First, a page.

Teach Computing

Revision notes, activities, lesson plans, teaching ideas, and other resources for GCSE, A-Level, and IB Computer Science teachers and students.

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UK Computing Laws

This video from Computer Science Tutor covers the main UK computing laws re...

Wireless Networking (Wi-Fi, Security, and Hardware)

This video about wireless networking includes everything that is needed for...

Network topology videos

These four excellent videos from Computer Science tutor cover the four ma...

Network protocols

These four videos explain the main networking protocols that students are l...

Embedded Systems video

This short video is a good over of embedded systems, covering the main poin...

Representing Text in Binary

This video clearly explains the two main ways of representing text in binar...

Types of Malware

This video explains the various types of malware including viruses and troj...

Protecting against Malware

Following on from the Types of Malware video, this video explains technique...

Video: Network Security #1

This video gives an overview of the threats to networked computer systems, ...

Resources discount offer

1.4 Processor Fundamentals

Click here for recommended Cambridge A-Level Computer Science textbooks.

1.4.1 CPU architecture

How computers work activity

How Computers Work - Kinesthetic Activity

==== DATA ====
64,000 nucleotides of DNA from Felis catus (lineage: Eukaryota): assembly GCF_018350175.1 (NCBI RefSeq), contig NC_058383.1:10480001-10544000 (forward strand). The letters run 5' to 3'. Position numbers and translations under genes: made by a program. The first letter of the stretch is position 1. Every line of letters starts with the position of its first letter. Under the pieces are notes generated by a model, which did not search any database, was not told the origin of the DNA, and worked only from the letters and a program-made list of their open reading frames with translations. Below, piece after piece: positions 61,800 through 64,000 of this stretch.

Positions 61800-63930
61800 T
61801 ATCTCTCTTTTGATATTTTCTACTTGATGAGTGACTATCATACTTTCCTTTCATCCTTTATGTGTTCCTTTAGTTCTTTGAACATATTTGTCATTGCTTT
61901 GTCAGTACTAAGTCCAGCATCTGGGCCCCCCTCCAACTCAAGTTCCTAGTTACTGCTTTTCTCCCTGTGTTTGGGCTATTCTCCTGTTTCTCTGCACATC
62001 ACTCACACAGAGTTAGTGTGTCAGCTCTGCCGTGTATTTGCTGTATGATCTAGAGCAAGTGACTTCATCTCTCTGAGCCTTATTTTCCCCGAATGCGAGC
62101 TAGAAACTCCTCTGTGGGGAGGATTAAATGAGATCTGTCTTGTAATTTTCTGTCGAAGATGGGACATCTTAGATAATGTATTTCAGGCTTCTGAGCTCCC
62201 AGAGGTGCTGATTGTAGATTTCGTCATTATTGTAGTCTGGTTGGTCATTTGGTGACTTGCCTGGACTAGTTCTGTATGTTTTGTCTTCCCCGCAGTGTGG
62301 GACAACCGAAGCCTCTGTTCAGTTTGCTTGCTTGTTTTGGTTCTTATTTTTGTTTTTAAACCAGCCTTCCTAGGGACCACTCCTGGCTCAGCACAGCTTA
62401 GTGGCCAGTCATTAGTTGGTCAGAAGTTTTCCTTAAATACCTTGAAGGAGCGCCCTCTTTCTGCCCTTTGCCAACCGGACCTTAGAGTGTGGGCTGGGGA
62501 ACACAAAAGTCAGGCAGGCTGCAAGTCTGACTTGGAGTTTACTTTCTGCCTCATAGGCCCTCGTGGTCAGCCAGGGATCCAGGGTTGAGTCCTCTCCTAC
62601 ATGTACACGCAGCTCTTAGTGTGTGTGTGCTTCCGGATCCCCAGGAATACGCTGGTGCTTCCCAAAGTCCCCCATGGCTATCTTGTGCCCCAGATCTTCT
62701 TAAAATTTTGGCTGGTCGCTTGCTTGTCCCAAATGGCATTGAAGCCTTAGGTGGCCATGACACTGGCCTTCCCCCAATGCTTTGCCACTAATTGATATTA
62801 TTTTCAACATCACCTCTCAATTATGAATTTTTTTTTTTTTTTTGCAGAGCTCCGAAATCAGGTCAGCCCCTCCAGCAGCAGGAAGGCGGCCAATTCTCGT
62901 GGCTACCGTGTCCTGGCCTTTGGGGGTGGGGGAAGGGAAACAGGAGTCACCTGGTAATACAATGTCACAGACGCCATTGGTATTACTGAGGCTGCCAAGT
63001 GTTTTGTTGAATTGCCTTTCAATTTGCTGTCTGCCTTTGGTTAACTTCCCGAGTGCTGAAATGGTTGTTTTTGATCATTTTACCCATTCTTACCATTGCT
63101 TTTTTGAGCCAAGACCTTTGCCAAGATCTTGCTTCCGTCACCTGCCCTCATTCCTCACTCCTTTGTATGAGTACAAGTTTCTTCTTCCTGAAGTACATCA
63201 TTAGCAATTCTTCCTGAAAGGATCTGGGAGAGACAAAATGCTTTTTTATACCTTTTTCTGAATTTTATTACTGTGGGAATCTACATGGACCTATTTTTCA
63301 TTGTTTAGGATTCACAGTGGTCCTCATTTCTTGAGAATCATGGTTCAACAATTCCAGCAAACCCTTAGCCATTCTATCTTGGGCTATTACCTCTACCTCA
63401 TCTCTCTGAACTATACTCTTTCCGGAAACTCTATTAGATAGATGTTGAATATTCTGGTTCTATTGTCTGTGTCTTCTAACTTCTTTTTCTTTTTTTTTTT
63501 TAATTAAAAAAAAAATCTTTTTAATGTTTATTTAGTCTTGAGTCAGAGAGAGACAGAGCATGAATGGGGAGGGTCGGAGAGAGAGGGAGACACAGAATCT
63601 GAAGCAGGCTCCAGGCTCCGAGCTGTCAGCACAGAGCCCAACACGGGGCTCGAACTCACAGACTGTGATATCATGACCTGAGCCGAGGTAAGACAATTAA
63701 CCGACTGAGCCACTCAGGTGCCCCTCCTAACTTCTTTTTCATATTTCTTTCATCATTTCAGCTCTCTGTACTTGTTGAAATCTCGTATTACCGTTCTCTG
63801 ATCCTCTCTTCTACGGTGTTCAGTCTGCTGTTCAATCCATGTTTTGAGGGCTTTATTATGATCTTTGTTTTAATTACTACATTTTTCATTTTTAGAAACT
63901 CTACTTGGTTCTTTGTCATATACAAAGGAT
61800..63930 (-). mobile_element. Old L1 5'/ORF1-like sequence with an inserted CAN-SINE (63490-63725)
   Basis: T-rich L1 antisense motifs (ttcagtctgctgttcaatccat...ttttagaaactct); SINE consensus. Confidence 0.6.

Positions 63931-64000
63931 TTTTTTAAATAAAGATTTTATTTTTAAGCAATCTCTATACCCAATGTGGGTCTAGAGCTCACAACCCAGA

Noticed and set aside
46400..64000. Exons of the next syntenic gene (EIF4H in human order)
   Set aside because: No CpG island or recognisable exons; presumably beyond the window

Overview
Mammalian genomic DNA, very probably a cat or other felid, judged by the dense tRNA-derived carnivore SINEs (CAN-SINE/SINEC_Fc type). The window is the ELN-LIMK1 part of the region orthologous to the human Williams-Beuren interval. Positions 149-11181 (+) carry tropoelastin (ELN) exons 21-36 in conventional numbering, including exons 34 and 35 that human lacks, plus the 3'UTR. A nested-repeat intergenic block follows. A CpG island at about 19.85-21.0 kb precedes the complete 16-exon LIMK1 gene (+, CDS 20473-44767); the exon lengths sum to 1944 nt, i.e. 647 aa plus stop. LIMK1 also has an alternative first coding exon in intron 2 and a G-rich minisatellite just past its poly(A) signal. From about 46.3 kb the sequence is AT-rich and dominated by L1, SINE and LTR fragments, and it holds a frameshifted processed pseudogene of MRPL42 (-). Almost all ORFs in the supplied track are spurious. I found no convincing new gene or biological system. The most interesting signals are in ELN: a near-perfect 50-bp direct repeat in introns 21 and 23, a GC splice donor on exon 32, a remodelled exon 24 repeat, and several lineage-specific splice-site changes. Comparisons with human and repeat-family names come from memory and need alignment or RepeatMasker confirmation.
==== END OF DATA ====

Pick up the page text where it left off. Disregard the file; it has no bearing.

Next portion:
In this kinesthetic activity students act out the roles of the Arithmetic and Logic Unit (ALU), the CPU, the memory, and the display as they act out how these basic hardware components function by "running" sample programs. This is a great way of introducing the basic concepts before moving on to more advanced machine architecture. You can download the following sheets:

This activity was created by Gary Kacmarcik from cse4k12.org and is licensed under the Creative Commons CC-SA licence.


Updated: 2015-04-25

1.4.2 The fetch-execute cycle

Little Man Computer simulator

Little Man Computer (LMC)

The Little Man Computer (LMC) is a software simulator of a simple computer with a CPU, memory, and a basic instruction set. Students can enter programs in either assembly language or machine code and follow their exceution by watching the change state of the program counter, accumulator, and memory. More advanced versions show animated representations of the address and data lines too. The LMC is a great tool for helping students visualise how code and data are represented in memory and how the fetch-execute cycle works.

There are now many versions of the LMC available. Some of the best include:

Most of these versions of the LMC include instructions but probably the clearest explanation of the instruction set is from Durham University.
Updated: 2015-04-25

1.4.3 The processor’s instruction set

Note: Students also study logic gates in more detail in topic 3.3.1 Logic gates and circuit design

1.4.4 Assembly language

Note: Students also study logic gates in more detail in topic 3.3.1 Logic gates and circuit design